The first question:
You appear to have made a point of attacking the prime minister, Morarji Desai, and backing Indira Gandhi, the former prime minister, with all the spiritual power at your command. What is the background? Do you wish to replace Mr. Desai with Mrs. Gandhi? In any case, is such an intervention in Indian political affairs by a spiritual person justified?
My dear Karanjia, I am not personally against Morarjibhai Desai. But I am against the rotten mentality that he represents, I am against the Hindu chauvinistic mind that he has. I am against his obscurantistic attitudes, and approaches. I am against his stubbornness in imposing his personal fads upon the whole country. I am against his bureaucratic, autocratic, dictatorial methods. I am against his unscientific attitudes towards life. I have nothing to do with Morarjibhai Desai, but all these things combined together are a calamity for the country.
Basically I am against politicians. But we cannot discard politicians absolutely. Humanity is not yet in that state of growth and intelligence where politicians can be discarded. So they will be needed – it is a necessary evil.
But evil it is. So it is better to choose a politician who at least has a flexible mind, scientific attitudes – one who at least has a contemporary mind.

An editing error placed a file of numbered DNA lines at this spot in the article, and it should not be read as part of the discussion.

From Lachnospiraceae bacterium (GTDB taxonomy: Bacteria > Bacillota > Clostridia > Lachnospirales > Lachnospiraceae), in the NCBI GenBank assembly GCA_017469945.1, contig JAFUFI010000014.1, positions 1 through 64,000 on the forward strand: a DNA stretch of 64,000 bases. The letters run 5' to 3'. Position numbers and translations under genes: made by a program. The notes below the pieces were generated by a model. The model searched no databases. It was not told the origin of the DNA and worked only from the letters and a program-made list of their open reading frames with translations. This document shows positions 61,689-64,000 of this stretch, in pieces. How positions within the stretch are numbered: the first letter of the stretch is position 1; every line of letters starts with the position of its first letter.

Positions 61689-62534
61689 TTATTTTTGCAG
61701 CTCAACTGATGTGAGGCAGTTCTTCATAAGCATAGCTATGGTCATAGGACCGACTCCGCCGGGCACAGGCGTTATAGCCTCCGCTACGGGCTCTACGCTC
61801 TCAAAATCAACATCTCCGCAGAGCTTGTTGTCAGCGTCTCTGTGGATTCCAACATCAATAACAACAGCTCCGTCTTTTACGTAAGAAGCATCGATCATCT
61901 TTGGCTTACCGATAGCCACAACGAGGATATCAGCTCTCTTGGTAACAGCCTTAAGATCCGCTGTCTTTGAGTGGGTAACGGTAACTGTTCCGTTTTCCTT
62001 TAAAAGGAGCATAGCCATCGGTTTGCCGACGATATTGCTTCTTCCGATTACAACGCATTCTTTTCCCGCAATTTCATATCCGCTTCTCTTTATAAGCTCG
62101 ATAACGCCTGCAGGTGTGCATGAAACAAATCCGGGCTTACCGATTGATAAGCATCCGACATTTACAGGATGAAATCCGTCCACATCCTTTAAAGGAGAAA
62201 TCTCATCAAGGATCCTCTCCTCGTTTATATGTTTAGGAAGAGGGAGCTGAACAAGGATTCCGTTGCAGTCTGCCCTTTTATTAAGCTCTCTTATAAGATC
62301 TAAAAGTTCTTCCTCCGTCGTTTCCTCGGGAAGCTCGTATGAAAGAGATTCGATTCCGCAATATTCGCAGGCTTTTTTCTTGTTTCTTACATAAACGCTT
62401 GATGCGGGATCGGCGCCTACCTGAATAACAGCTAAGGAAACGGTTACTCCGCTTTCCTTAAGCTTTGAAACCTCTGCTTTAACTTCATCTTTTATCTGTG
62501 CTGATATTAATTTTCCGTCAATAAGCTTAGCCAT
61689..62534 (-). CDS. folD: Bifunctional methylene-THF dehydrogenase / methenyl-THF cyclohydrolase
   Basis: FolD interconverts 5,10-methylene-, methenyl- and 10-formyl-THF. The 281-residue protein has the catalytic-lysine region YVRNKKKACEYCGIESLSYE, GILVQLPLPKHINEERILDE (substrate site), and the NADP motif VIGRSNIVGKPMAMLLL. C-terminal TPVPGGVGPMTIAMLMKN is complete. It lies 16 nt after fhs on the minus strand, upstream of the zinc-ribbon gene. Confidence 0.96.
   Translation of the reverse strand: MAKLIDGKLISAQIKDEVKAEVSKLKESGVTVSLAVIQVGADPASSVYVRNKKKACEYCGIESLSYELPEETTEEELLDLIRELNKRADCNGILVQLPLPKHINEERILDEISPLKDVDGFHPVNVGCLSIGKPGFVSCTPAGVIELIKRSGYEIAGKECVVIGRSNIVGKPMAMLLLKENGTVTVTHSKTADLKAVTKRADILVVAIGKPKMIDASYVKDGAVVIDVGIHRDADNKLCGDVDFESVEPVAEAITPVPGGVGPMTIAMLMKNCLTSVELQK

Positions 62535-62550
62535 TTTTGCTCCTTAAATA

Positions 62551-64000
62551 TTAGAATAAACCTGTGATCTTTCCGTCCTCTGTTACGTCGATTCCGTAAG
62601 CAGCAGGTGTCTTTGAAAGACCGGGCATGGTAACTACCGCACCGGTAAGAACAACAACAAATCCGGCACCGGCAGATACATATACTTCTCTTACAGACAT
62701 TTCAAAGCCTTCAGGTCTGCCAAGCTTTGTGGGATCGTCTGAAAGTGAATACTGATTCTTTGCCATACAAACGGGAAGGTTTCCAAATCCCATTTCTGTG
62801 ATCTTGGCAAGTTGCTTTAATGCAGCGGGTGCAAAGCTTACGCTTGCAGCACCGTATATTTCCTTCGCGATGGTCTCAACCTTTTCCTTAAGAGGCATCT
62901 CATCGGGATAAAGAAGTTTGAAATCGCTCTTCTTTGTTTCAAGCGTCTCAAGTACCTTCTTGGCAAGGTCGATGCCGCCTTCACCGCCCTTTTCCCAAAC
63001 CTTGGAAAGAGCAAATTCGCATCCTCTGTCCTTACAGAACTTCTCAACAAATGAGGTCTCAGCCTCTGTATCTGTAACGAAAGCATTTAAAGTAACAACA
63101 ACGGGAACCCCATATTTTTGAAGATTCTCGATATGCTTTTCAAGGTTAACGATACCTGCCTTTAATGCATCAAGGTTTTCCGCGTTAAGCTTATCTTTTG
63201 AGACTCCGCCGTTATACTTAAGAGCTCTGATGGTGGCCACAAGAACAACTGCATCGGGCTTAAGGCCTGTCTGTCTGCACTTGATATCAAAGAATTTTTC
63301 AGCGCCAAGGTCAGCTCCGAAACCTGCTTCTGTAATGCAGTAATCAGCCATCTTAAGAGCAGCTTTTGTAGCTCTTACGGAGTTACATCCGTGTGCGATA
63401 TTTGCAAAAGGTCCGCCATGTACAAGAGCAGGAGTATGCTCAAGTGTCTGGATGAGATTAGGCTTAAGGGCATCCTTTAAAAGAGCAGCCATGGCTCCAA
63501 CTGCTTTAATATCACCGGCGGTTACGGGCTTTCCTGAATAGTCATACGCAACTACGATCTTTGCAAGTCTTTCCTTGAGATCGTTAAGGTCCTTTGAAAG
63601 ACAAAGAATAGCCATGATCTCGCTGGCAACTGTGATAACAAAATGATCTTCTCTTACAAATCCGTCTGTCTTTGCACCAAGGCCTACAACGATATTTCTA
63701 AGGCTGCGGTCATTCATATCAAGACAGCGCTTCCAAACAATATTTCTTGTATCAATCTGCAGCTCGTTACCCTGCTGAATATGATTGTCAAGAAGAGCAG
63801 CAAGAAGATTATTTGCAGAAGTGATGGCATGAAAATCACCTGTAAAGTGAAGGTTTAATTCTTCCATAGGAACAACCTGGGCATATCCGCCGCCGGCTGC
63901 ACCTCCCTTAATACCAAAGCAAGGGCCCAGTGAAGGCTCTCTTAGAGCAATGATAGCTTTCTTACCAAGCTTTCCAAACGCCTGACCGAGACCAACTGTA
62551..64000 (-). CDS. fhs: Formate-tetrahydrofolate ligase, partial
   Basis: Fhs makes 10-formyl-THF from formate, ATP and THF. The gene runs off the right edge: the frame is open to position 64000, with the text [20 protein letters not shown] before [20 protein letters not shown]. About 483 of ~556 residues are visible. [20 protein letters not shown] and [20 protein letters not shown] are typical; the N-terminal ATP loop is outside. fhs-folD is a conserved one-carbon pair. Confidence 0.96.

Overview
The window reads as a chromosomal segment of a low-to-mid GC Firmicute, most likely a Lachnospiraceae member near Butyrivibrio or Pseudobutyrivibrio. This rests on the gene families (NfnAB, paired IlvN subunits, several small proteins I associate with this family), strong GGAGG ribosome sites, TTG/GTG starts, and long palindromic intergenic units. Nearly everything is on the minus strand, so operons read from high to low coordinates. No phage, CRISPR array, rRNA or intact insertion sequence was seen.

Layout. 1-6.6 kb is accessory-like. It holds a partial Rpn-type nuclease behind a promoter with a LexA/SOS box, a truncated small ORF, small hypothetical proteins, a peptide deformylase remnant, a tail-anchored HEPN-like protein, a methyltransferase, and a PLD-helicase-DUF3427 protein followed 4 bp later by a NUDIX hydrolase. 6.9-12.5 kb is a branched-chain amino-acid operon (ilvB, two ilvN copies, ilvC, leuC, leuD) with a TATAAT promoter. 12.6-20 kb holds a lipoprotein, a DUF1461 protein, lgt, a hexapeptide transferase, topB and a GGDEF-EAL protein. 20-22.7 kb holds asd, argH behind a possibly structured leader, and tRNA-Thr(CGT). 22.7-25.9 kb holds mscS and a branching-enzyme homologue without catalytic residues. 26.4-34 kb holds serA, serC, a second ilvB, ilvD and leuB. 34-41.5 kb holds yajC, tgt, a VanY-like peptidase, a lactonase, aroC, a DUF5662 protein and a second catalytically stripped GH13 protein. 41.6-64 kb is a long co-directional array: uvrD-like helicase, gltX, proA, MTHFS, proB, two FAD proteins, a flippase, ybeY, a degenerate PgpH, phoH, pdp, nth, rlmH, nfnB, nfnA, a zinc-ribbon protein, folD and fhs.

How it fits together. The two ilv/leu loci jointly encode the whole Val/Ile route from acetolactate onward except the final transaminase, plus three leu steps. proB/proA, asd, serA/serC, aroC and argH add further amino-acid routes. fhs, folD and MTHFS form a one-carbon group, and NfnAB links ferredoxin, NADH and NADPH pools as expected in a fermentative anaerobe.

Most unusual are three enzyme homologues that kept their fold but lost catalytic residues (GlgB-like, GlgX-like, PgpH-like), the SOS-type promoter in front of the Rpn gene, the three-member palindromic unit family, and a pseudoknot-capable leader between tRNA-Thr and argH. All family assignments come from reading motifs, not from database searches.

Morarji Desai is just out of date. He does not belong to this century, to this time. All that he goes on saying is sheer superstitious nonsense. He is at least one thousand years back.
But once you are in power, whatsoever you believe, you can impose it on others. That is the danger. He is cunning, shrewd, unintelligent. A politician is bound to be cunning and shrewd and unintelligent, because only unintelligent people are cunning and shrewd. That is their substitute for intelligence.
If you are intelligent, that’s enough. There is no need to be cunning, there is no need to be shrewd, there is no need to use back-door methods.
A politician was teaching his little son to be less afraid, to have more courage, by having him jump down the stairs. He placed his boy on the second stair and said, “Jump, and I’ll catch you.” And the boy jumped. Then the father placed him on the third stair, saying, “Jump, and I’ll catch you.” Though the boy was afraid, he trusted his father, did what he was told, and jumped into his father’s arms. Then the father put him on the next step, and then the next step, each time telling him, “Jump, and I’ll catch you.” And each time the boy jumped and was caught by his father. And so this went on.